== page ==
Just because you have the risk factor mutations for many maladies  does not mean you will get the disease.  As has been mentioned in other threads things like lifestyle, and environmental factors have an impact.

I personally believe it is important to capture the data from my genetic "footprint" for my children to have and use as they see fit just like family genealogies. For what it is worth.   The FDA limits the amount of analysis 123andme can divulge from what I understand.

 

DB

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Follow-up to Dancing Bear's cautions re: Promethease. My understanding is Promethease is completely automated: the analysis just matched your results from 23andMe (or other testing service) with info in the Promethease database. Some info is more reliable or relevant that other info, depending on the size of the study for that particular gene SNP, whether or not the study was ever replicated, etc. Promethease tries to rate the reliability and relevance of info about particular mutations with a number they call 'magnitude' which starts at 0 ('boring') and goes up. But the magnitude score is crowd-sourced, so has issues.

It's useful to consider what percentage of the population has a 'bad' mutation, as well. For example, my Promethease report shows I have a SNP mutation (rs1333049(C;G)) associated with 1.5X increased risk of coronary artery disease. But 50.4% of the population has the same mutation, meaning more people than not have the same increased risk. Since my annual physicals show no other risk factors for CAD, I don't worry much about it.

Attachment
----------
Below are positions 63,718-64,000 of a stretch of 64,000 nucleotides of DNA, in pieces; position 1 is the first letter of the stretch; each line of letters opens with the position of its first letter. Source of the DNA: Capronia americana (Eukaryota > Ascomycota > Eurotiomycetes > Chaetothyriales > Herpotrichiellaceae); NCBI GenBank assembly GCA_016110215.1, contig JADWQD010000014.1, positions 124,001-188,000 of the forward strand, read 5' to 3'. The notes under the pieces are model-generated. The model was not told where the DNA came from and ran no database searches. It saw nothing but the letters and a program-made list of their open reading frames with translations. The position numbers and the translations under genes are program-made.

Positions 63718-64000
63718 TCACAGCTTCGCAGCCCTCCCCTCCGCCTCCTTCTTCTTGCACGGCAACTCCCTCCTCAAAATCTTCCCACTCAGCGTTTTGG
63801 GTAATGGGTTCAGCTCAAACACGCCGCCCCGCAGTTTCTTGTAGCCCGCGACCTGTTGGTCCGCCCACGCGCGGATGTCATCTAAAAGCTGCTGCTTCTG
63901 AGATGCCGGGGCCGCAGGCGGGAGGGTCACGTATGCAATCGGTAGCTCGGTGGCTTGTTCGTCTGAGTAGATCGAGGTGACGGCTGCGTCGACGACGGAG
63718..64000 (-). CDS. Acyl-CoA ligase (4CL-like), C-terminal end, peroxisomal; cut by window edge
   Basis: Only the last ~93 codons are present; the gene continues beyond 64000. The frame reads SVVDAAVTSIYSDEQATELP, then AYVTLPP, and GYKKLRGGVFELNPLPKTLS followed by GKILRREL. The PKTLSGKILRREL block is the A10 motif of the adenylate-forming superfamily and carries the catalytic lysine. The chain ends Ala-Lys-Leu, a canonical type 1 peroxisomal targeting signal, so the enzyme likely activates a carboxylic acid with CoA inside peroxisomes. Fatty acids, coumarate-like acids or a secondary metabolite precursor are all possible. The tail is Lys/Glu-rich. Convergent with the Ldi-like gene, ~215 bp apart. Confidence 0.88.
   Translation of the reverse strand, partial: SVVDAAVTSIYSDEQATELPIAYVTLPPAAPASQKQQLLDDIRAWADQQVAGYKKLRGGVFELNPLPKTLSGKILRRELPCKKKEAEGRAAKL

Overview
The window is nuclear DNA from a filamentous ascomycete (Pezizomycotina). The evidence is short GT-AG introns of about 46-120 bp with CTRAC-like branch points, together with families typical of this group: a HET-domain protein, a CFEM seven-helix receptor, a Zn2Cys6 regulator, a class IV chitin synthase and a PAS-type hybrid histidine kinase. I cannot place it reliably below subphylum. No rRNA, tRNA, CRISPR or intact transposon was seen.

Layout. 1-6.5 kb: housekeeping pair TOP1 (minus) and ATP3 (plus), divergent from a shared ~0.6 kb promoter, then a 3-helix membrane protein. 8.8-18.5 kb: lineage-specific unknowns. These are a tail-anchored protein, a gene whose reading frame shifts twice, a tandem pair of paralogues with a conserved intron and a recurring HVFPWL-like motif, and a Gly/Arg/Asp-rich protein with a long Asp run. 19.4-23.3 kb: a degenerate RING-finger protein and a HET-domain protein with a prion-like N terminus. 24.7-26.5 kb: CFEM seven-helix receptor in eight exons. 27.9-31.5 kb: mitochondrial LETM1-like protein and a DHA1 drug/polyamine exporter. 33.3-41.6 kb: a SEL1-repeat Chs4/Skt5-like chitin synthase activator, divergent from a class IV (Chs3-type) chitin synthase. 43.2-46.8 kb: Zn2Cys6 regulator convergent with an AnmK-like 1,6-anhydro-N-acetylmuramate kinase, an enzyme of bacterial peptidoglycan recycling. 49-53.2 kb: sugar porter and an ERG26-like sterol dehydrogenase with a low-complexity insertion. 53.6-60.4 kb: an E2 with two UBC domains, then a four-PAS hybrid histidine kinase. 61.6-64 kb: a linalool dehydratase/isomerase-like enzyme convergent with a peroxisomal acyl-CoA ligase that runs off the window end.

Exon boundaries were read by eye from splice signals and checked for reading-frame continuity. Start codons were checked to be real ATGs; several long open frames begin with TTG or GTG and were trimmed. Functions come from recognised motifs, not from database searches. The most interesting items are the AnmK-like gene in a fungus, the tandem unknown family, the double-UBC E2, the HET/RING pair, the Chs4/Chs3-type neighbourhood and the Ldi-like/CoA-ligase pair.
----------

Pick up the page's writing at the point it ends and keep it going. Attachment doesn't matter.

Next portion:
Also, testing services like 23andMe use an 'in-house' code name for some SNPs, which doesn't match the name of the SNP used in scientific literature. For example, 23andMe apparently uses code names for some of the SNPs on the BRCA genes where mutations are associated with increased breast cancer risk. Promethease tries to match 23andMe code names with names in the literature, but there's some guesswork involved and mistakes happen.

Otolorin--thanks for the comment. My father died in February from PD-related complications, but did well while alive coping with his reduced physical abilities--fortunately, never any significant cognitive issues. My sister seems to be responding well to C/L. It was a struggle for her to find out what was going on and get a dx, and I hope she has a nice long honeymoon period with the drugs to make up for some of that.

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ShopGuy,

I can imagine how stressful it is for more than one person to be dx with PD in a family,PD really sucks.I struggled like your sister to understand what was wrong with me before being dx'd.It took multiple opinions from three different neurologists.My primary physician whom I usually run to,whenever I feel anything unusual, attributed all my non motor symptoms to anxiety,stress from work or side effects of anxiety drugs,until the muscle rigidity started on my left arm.We should all be optimistic like M.J Fox,that our honeymoon will last our lifetime,till a cure is found.